This lesson deals with restraining Vehicles and Mobile Equipment
This includes rubber tyred vehicles steel wheeled or tracked vehicle and mobile equipment as well as equipment that can be moved from site to site on a truck.
These types of equipment may have built in lashing points and may come with manufacturers loading and restraint recommendations. However, if lashing points are fitted it is still important to check the ratings of the lashing points to ensure the recommendations are compliant with local standards.
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The lashing points need to be in locations that allow direct pulling on the lashing point and should be clearly marked by colour coding or labelling and have their restraint capacity marked.
When restraining equipment which does not have built in lashing points it is possible to loop restraints around the equipment provided the equipment is strong enough to withstand the required forces without damage or working loose.
It is important to also consider the adequacy of the lashing point on the vehicle which is covered in lesson 3.7
Chains should be used to restrain any vehicles or equipment which have suitable attachment points.
Webbing should only be used for light motor vehicles or equipment.
Wire rope may be used in some circumstances but consult pages 109 , 179 and 180 of the load restraint guide if using wire rope.
Whichever type of lashing is used it is important that the lashing points are strong enough, that the lashings have adequate capacity and are tensioned appropriately. (see lessons 3.5 and 3.7)
If the item being restrained is relatively small, it may be possible to use medium or heavy rigid vehicles such as tray top or tilt tray vehicles.
But if the vehicle is taller or heavier it may be advisable to use a low loader to reduce the vehicle’s Centre of Gravity and thereby increase stability.
In most instances these vehicles will be restrained by direct lashings with blocking sometimes used to provide additional restraint.
In some cases it may be possible to restrain a vehicle or piece of equipment by containing them within the body of a vehicle, care needs to be taken to ensure the vehicle or equipment cannot bounce out of the vehicle or move excessively through using dunnage, providing vertical restraint and/or ensuring the sides of the vehicle are high enough.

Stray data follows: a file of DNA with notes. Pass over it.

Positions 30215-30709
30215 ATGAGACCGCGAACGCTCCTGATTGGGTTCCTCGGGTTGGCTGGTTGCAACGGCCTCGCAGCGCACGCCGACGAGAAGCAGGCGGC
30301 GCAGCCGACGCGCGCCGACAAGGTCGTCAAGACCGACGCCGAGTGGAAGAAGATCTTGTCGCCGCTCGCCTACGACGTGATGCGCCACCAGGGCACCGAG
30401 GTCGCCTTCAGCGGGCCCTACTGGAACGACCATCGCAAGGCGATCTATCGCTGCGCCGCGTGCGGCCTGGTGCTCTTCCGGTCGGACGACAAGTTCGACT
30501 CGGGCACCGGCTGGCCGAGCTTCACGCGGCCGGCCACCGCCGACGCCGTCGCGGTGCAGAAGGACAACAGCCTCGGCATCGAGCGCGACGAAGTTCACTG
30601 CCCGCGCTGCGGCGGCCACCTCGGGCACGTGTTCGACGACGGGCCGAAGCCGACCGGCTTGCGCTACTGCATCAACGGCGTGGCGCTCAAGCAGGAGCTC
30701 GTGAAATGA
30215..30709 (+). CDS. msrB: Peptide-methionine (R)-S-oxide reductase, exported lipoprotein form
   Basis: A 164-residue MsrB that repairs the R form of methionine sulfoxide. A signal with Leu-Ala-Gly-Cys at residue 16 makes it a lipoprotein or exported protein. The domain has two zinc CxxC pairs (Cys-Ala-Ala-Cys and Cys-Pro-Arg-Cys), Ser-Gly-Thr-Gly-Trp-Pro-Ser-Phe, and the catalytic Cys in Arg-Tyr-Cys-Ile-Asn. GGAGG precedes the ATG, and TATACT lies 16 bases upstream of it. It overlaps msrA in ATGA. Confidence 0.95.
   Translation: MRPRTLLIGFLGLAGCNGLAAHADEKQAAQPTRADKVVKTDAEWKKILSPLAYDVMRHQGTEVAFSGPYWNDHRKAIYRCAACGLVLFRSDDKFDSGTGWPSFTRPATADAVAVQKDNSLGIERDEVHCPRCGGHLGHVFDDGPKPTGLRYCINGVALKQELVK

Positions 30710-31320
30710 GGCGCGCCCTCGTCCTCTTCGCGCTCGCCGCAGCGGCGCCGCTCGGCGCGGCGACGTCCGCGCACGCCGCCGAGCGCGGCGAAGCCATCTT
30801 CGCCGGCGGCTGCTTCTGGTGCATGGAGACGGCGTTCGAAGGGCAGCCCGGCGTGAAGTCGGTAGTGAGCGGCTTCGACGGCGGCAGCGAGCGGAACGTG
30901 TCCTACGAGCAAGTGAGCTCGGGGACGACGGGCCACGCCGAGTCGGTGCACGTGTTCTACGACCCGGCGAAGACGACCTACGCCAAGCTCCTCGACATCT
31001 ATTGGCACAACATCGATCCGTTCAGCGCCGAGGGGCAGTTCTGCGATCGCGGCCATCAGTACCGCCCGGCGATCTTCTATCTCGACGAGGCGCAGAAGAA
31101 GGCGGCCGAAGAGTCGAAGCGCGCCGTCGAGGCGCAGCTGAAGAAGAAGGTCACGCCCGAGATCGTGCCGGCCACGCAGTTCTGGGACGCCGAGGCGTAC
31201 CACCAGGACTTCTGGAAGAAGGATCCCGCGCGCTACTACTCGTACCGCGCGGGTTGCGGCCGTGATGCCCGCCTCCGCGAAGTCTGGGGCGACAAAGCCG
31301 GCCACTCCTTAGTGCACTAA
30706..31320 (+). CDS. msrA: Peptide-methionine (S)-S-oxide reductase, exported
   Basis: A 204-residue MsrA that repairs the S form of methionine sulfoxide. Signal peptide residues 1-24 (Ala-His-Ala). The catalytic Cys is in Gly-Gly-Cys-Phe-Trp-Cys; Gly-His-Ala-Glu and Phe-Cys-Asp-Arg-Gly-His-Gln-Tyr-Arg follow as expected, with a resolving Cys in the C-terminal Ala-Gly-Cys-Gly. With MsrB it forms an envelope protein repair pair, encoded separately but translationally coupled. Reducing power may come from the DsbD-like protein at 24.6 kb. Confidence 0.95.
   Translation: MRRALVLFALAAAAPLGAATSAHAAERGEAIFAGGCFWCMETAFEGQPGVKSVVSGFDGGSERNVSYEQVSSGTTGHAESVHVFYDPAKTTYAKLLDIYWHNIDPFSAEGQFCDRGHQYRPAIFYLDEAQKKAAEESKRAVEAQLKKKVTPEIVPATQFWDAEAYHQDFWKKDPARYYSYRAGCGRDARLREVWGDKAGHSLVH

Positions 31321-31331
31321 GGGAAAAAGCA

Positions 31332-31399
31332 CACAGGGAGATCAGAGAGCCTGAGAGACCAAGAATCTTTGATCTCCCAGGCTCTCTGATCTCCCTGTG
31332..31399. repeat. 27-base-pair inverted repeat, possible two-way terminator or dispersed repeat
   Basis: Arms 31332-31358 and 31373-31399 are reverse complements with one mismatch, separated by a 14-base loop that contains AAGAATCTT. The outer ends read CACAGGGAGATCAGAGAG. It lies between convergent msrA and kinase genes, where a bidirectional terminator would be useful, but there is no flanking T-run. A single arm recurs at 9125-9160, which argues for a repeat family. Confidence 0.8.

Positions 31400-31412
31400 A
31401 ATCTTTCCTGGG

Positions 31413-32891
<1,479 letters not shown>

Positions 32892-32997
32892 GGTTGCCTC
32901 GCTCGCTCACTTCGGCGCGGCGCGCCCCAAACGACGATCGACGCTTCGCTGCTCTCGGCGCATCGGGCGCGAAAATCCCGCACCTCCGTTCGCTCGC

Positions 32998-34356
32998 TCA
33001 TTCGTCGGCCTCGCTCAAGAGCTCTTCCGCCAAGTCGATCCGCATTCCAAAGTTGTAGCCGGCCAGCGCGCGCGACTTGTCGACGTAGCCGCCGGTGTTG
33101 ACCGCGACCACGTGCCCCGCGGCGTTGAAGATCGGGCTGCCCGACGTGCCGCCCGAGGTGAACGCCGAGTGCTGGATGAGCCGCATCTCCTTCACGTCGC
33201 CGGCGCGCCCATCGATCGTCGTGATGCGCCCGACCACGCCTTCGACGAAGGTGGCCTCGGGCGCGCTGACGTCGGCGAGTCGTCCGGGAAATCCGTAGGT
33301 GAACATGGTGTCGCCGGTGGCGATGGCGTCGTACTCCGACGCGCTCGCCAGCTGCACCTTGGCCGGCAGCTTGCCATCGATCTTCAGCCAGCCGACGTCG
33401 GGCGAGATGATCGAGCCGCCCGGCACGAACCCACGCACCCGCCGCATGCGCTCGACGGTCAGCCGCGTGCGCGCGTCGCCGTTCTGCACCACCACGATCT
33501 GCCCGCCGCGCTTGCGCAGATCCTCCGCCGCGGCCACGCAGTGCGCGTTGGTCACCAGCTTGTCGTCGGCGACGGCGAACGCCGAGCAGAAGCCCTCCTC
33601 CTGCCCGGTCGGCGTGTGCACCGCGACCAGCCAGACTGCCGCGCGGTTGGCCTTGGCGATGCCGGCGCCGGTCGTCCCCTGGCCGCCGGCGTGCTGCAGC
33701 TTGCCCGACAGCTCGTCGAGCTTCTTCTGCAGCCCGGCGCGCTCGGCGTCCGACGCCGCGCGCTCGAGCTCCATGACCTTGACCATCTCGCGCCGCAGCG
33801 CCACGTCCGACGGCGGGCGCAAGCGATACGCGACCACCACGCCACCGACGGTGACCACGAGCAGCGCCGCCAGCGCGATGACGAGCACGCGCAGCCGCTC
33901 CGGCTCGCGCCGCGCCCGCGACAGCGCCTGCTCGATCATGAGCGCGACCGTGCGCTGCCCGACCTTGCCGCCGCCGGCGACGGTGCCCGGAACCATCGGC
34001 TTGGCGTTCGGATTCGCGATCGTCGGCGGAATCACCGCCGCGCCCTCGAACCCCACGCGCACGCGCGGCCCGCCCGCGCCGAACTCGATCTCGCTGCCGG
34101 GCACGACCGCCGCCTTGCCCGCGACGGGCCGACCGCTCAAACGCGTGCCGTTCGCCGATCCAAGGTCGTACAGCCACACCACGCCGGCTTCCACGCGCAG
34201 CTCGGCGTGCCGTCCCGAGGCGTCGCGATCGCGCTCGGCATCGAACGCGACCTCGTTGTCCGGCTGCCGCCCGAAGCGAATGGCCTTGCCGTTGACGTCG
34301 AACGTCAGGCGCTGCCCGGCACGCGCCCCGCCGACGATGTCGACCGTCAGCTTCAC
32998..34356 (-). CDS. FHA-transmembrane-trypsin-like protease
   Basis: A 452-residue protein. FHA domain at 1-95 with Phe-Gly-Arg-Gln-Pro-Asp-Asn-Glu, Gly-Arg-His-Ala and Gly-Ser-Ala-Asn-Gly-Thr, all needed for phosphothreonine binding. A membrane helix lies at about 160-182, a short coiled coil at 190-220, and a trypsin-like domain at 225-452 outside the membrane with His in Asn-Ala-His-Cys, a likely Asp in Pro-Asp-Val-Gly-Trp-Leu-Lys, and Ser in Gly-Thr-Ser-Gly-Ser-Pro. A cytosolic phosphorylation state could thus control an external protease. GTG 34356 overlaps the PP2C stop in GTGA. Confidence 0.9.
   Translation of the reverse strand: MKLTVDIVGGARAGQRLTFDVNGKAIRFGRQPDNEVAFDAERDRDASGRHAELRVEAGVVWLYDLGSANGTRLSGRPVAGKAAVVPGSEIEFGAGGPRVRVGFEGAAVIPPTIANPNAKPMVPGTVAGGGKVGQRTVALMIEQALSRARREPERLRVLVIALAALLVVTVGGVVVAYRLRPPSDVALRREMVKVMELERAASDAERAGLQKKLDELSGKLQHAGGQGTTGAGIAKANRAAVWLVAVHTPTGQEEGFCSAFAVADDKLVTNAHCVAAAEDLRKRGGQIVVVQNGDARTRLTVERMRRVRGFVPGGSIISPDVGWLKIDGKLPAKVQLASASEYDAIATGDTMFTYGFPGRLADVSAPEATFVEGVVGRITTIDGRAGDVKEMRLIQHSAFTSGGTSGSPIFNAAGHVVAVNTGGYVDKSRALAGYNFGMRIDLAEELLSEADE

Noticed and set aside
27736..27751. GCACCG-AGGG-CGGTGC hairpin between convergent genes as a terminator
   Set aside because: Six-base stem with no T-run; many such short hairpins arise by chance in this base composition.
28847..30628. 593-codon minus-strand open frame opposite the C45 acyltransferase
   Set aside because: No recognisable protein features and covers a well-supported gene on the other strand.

Attaching the lashings
It is important to ensure that a chain is protected from any sharp edges, or repositioned to give it a straight line pull
Where front or rear towing brackets are available ensure that the lashings cannot work themselves free and if the brackets do not have round pins use suitably rated shackles to prevent chain damage.
In order to restrain movement in two directions (forward/backward) and sideways it is important to use two separate lashings as a single lashing passed through a lashing point will not restrain sideways movement.
Restraining vehicles is complicated and is discussed extensively on pages 105-124 and pages 218- 226 of the LRG. Careful consideration needs to be given to the dimensions of the vehicle, application of brakes, friction between the wheels or tracks and the truck surface, flexibility of tyres and suspensions, restraining moving parts on the vehicle and the forces produced by lashings and lashing angles. The details of these issues are beyond the scope of this training module and the load restraint guide should be consulted for detailed advice in relation to the restraining of vehicles.